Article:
By REBECCA HAZEN
The Dade County Board of Commissioners held a public hearing Thursday, June 16, to review the county’s proposed fiscal year 2023 budget.
The meeting was attended by representatives of county departments.
The budget draft can be found on Dade County’s website, dadecounty-ga.gov, by clicking on “Government” and then “FY-2023 Budget Dade County Georgia.”
The proposed budget total is $13,415,000, which is an increase of 2.06 percent from this year’s budget of $13,144,000.
General Government was allocated $3,301,300. General Government includes several departments and offices, including Administration, Maintenance, Information Technology, Tax Commissioner, Tax Assessor, Elections, Economic Development and Judicial Administration.
Public Safety, which includes the Sheriff’s Office, Jail, Emergency Services, Courts, Fire and Rescue, Coroner, Community Watch, Juvenile Justice, and Animal Control was allocated $7,143,600.
Public Works, which includes roads, the Transfer Station, and Maintenance Shop, was allotted $1,674,500.
Health and Welfare, which includes the Board of Family and Children Services, Board of Public Health, and Public Transportation was allotted $854,500.
Culture and Recreation, which includes Parks and Recreation, the Dade County Public Library, and the Senior Center was allocated $441,100.
“I want to commend all of you, all the elected officials and constitutional officers for working with us. It has been a long process. It is a different year than we’ve had in the past, with the expense of everything going up, but we do have a proposed balanced budget,” County Executive Ted Rumley said.
Rumley also noted that there would be no millage rate increase.
“I was really worried, and I worry every year around this time, but the way it looks right now, we feel good. Some of these counties in our region will probably have some drastic millage rate increases,” Rumley said.
“We know that our employees have needs. Rent is up, food is more expensive, fuel is up. So, we have proposed a seven percent increase for cost-of-living allowance,” Don Townsend, Dade County Clerk and Finance Officer, said.
Townsend continued, “In a time when inflation has been out of control, we have seen everything go up. Fuel has doubled. Health insurance did go up, 12.6 percent. Property insurance did increase, 22 percent. That’s a big increase, but it’s mostly due to inflation. We have also seen vehicle repairs increase, and the reason for that is that we can’t get new cars.”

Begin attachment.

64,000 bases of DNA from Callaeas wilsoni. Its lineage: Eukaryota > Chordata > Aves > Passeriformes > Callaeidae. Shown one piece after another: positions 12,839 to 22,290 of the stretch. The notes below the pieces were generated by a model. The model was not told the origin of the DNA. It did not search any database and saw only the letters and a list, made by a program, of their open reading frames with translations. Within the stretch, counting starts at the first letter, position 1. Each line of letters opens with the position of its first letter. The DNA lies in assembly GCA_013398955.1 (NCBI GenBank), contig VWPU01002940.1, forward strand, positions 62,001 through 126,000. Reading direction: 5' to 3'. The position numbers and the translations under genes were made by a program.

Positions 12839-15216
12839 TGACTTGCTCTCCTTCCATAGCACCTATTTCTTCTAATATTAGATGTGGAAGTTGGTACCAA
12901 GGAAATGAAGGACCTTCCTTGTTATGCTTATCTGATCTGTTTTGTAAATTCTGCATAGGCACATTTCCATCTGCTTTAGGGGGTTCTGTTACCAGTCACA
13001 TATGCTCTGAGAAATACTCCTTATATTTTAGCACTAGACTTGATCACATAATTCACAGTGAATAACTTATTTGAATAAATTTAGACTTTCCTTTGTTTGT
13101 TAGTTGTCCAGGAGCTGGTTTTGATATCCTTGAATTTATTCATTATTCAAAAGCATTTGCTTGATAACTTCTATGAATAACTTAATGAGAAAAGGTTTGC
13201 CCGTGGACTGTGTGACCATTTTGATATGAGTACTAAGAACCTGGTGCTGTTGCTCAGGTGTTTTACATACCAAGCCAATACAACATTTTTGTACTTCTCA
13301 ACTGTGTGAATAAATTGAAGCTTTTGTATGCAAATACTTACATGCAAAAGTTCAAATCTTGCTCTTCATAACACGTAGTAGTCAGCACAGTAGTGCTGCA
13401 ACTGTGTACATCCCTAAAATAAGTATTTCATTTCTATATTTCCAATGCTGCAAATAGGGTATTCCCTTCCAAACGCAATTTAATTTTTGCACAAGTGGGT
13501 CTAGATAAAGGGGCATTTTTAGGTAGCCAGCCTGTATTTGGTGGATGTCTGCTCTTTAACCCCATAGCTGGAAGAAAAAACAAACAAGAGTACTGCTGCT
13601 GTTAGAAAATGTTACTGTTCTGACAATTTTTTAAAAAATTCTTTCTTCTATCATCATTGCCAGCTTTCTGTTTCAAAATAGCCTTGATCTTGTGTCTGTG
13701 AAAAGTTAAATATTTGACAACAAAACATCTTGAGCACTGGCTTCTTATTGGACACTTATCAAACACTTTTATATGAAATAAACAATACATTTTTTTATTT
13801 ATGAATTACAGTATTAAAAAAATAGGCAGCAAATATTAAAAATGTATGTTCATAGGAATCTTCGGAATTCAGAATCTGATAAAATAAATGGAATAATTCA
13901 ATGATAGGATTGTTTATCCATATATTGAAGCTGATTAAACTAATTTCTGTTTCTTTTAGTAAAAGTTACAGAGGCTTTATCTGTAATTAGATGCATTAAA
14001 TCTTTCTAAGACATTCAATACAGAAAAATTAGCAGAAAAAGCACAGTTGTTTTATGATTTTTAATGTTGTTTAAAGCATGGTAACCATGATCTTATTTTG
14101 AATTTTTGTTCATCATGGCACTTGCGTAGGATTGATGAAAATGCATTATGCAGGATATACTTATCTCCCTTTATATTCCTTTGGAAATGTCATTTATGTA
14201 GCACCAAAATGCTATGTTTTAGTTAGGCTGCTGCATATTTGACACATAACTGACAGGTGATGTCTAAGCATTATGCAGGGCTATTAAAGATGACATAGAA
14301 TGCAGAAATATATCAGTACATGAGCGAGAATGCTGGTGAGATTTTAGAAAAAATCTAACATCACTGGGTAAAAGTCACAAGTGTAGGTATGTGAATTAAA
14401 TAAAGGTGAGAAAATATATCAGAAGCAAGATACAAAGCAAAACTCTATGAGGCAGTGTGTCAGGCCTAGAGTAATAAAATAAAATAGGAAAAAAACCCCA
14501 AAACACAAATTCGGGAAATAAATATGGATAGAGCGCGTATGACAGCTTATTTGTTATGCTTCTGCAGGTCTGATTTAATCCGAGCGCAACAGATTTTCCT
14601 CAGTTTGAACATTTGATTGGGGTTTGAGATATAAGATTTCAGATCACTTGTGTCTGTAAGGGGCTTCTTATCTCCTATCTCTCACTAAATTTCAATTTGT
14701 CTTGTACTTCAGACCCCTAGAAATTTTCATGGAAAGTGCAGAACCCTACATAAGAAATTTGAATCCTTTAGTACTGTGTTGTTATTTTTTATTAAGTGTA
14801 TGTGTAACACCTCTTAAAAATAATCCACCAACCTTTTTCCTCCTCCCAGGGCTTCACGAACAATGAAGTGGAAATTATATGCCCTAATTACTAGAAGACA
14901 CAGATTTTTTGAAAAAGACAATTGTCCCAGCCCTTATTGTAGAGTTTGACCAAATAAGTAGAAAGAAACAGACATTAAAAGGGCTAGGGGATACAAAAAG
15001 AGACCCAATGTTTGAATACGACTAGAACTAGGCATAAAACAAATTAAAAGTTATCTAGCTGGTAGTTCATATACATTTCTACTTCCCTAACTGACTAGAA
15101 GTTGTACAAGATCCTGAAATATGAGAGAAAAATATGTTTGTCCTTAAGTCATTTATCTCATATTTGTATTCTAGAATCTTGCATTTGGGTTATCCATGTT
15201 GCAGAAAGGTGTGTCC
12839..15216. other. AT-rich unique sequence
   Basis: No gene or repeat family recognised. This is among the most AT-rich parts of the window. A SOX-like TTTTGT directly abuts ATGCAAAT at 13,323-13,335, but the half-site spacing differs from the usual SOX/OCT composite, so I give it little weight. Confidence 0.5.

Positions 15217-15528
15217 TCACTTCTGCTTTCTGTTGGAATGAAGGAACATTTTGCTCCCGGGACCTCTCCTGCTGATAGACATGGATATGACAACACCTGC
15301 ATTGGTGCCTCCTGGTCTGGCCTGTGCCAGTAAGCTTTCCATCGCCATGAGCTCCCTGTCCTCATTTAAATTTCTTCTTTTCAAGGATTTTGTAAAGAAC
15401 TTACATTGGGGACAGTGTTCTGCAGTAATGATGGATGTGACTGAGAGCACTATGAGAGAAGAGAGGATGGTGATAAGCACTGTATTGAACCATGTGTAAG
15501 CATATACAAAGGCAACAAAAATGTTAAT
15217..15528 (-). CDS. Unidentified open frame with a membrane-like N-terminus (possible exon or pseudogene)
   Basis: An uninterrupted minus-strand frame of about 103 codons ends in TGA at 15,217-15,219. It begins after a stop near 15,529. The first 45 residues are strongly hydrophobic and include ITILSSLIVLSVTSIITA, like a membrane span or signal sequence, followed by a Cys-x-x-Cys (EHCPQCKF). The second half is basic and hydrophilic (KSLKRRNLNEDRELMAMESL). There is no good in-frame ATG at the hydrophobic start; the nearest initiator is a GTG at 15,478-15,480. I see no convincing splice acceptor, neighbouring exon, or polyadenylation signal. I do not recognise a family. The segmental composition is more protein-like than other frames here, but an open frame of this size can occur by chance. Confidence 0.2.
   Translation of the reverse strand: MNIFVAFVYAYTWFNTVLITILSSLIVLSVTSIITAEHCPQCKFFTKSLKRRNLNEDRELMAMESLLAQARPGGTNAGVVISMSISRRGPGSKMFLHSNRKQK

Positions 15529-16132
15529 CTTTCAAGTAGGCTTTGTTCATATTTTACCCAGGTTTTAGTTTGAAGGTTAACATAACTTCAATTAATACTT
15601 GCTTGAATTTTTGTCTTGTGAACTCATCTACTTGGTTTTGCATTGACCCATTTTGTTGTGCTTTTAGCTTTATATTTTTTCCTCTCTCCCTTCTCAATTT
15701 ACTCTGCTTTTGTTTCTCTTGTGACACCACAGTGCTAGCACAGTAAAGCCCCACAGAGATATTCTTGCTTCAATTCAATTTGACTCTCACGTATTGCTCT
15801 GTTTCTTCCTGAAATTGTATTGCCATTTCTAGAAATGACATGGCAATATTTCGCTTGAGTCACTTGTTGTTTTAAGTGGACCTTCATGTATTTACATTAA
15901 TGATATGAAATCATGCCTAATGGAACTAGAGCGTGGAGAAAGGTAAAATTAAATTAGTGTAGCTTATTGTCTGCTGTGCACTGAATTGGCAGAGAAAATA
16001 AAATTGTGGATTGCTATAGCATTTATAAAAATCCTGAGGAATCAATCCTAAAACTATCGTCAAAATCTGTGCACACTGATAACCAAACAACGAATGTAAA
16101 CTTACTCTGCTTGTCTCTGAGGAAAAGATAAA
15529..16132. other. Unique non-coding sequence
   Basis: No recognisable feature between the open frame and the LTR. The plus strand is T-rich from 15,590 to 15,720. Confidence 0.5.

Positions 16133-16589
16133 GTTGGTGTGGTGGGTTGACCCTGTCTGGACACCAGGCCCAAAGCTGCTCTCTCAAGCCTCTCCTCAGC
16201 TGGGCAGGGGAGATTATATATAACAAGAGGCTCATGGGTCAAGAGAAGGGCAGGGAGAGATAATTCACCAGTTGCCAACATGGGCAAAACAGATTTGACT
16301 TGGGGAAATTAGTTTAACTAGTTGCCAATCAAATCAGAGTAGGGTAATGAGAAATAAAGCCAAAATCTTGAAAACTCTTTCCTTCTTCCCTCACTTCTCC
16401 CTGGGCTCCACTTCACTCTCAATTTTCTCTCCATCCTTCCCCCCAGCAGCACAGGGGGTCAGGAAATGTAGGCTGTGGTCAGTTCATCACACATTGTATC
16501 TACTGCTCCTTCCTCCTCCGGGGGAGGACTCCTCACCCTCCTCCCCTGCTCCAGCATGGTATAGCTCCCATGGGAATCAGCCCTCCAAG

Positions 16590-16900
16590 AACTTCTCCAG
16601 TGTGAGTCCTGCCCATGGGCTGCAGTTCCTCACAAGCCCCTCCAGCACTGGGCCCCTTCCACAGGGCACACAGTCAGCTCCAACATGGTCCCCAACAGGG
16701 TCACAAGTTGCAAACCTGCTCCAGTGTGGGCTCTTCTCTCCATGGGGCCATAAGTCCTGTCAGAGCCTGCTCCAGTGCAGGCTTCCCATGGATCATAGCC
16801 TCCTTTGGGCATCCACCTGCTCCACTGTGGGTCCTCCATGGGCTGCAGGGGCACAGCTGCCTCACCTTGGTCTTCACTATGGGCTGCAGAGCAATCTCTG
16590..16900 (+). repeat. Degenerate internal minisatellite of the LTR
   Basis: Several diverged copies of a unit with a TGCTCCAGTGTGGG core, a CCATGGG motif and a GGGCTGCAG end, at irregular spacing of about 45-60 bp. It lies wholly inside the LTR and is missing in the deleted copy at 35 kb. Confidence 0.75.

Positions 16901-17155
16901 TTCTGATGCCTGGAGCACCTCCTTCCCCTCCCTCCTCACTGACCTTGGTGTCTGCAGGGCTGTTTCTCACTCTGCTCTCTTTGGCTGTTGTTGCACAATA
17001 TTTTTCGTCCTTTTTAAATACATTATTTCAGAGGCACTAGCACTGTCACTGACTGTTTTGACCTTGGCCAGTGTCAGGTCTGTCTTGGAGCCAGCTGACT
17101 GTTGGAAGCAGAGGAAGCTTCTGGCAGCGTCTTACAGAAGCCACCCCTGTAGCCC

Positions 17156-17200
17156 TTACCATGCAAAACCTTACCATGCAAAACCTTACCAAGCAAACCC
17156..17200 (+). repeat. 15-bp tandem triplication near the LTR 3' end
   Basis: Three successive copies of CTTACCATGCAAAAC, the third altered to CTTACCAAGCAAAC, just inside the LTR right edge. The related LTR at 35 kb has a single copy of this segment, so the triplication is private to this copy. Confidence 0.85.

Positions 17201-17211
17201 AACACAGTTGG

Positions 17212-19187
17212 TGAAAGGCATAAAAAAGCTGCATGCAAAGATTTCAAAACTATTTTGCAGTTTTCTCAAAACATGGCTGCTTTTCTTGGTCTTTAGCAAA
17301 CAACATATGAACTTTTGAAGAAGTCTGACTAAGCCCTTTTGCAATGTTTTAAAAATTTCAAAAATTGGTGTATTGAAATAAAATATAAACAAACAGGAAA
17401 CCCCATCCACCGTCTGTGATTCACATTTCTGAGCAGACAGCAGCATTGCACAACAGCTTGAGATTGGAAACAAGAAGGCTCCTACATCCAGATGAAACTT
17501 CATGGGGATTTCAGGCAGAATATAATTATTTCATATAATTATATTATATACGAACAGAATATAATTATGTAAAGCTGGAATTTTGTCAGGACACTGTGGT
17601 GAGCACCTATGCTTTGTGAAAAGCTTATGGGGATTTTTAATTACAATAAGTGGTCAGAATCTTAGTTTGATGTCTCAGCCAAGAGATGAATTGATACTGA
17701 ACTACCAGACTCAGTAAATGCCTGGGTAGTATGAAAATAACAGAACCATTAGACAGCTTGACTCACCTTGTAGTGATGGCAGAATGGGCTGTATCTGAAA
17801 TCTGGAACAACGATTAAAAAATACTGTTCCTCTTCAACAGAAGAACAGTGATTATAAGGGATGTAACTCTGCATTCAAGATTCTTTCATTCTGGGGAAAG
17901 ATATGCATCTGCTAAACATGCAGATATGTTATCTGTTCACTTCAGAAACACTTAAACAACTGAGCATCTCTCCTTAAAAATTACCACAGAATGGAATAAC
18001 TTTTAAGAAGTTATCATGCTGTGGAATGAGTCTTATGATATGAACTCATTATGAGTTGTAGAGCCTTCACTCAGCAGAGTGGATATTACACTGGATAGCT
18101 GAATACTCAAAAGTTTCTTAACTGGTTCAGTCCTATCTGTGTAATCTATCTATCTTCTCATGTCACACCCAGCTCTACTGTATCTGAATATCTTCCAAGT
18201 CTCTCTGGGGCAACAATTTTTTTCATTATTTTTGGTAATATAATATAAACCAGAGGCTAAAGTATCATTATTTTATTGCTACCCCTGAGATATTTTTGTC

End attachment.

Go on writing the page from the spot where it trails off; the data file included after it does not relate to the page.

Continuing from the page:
Some officials asked for a cost-of-living adjustment (COLA) raise for their employees, citing rising inflation.
Lecia Eubanks, director of the Cherokee Regional Library System noted that they hope to get a COLA.
“It takes about $180,000 to run that branch [Dade County]. Out of that $180,000 we get $10,000 from the state for books, and about $6,000 comes in the form of fines and fees. The rest of that comes from the support of the county, the Board of Education, and the city. We did ask for a slight increase. We want to do a four percent COLA for this branch locally. We have asked all three of our funding agencies for their share of that portion. We appreciate your efforts,” Eubanks said.
Jad Johnson, public defender for the Lookout Mountain Judicial Circuit, also asked for a COLA.
“We are asking for a modest COLA for our people, who have been suffering through cost increases of every kind. Some of my people, in real dollars, are making less than they did when they started, given price increases. Other than that, we strive to make everything else no different from last year’s budget.
Some officials did not ask for any increases in their portion of the budget, but still spoke before the Board of Commissioners, thanking them, and updating the Commissioners and the community on what is happening within that department.
Kathy Johnson, director of Dade County Division of Family and Children Services thanked the Commissioners for their support.
“For the fiscal year of 2022, we did see a rise in some child abuse investigations. We had 246 cases that we investigated. Sixteen of those children entered foster care, and out of those 16, we had to hotel three of those children, which is extremely costly for the state. When a child enters a hotel, you’re looking at $1,000 a night. We appreciate the budget you allow us to have, because we use a lot of that to prevent high-needs kids from coming into foster care, so we can prevent those $1,000 a night hotel stays,” Johnson said.
Courtney Gross, Dade County Coroner, explained that their work has changed and become more challenging due to COVID-19.
“We have been involved with hazardous situations, with sick individuals. Also, people weren’t getting the resources they needed at home. Companies or families weren’t checking in on people. Some of the situations were a little messier than what we’ve seen in the past. Currently, we are receiving $175 per case, or decedent. We have requested to increase the rate to $250 per case and I believe that we can pull from within our budget without having to request more money,” Gross said.
Alex Case, Director of Emergency Services spoke about how, while most costs are going up, they were able to save money elsewhere.
“I’m a very small part of a big picture. I am pleased to work with the county and the citizens and do what we do. We are there 24/7, between EMA, EMS and 911, none of us hardly leave. Someone always has to be around. Things are going up. Some of our contracted service labors are going up, things that we can’t do without. One thing we did, a phone upgrade, was use a different type of service, through Trenton Telephone, and we’re saving quite a bit of money month to month through their services,” Case said.
The full public hearing can be watched on the Dade County, Georgia Facebook page. There will be a special calling meeting on June 23, at 5 p.m. for a final reading and the adopting of the fiscal year 2023 budget.